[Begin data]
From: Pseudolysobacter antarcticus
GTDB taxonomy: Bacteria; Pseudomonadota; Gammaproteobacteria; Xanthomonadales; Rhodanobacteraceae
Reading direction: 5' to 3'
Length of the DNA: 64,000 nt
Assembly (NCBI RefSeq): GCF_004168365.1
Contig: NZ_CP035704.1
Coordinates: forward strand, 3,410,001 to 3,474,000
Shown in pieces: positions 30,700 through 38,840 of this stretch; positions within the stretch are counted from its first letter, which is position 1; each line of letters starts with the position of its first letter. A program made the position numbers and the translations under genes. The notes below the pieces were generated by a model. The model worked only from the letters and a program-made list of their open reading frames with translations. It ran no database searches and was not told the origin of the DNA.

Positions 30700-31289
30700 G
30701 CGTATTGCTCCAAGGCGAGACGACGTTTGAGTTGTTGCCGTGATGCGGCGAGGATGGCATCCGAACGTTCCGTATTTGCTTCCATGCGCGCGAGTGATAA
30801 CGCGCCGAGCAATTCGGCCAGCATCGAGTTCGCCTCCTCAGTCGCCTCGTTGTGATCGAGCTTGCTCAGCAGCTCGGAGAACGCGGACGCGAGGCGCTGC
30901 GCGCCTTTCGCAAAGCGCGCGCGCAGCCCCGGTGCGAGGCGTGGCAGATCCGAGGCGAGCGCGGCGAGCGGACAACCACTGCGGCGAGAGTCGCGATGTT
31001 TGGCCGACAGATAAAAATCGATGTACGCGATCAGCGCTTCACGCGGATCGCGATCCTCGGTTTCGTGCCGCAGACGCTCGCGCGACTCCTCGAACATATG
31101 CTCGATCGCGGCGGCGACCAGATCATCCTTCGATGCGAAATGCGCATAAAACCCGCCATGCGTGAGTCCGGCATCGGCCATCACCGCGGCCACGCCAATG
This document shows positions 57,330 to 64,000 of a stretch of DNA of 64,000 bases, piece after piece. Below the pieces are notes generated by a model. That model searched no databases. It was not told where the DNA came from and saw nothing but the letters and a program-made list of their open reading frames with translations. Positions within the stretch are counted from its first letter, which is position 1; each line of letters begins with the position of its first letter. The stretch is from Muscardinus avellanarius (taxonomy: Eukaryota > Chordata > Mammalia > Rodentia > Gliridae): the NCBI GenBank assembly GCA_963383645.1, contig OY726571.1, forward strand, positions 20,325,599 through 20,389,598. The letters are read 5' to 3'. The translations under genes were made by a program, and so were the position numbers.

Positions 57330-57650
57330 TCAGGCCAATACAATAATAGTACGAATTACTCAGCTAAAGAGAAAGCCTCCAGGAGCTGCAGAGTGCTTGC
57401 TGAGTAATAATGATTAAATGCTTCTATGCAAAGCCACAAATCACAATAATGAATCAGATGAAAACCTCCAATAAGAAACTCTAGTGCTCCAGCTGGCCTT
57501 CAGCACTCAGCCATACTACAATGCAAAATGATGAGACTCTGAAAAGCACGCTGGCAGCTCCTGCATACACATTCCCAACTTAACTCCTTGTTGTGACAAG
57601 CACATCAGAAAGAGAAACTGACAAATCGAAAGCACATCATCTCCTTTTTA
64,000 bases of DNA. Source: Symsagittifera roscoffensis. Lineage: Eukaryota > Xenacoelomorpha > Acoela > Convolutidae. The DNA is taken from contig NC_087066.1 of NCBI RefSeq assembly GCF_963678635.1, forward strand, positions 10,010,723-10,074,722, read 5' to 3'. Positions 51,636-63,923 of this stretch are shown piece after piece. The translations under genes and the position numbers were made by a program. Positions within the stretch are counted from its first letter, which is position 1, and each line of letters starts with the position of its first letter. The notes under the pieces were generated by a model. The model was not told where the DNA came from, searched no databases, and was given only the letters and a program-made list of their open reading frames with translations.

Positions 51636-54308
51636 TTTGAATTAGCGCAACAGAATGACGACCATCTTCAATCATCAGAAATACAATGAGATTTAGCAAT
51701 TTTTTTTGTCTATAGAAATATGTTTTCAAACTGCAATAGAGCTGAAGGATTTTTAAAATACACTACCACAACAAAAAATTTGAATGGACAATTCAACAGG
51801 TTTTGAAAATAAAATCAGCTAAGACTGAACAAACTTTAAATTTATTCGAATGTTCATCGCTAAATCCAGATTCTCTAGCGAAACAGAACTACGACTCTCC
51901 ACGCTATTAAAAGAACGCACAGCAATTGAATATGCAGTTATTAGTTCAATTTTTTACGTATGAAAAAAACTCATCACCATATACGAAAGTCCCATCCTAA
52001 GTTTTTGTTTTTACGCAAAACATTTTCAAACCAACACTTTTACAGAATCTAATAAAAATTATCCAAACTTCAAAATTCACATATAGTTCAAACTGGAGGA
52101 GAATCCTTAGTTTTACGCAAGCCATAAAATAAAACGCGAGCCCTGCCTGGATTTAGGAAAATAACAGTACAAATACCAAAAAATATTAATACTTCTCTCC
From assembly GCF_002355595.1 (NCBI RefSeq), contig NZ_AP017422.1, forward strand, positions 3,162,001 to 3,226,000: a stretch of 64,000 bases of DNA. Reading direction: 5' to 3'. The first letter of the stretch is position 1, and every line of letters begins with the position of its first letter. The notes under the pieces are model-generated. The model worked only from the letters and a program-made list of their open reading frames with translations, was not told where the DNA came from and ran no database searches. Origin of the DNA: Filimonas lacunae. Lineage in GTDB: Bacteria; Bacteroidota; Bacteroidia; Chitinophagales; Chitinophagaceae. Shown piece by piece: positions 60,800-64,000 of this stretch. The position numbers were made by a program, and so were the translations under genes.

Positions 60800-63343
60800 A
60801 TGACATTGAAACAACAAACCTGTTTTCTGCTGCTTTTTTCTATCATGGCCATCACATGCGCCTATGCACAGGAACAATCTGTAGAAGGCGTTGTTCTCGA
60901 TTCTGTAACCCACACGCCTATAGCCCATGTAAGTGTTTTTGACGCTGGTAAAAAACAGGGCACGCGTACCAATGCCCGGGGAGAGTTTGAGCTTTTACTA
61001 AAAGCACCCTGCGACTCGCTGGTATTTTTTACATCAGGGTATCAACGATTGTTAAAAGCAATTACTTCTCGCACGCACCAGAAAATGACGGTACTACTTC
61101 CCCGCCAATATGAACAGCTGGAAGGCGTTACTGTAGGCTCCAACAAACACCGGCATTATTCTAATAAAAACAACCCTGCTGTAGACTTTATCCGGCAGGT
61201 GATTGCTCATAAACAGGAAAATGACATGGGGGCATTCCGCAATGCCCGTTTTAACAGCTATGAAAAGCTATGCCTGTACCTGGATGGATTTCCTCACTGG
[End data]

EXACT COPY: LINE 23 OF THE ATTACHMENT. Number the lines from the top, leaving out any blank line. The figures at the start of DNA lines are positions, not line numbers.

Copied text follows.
Positions 51636-54308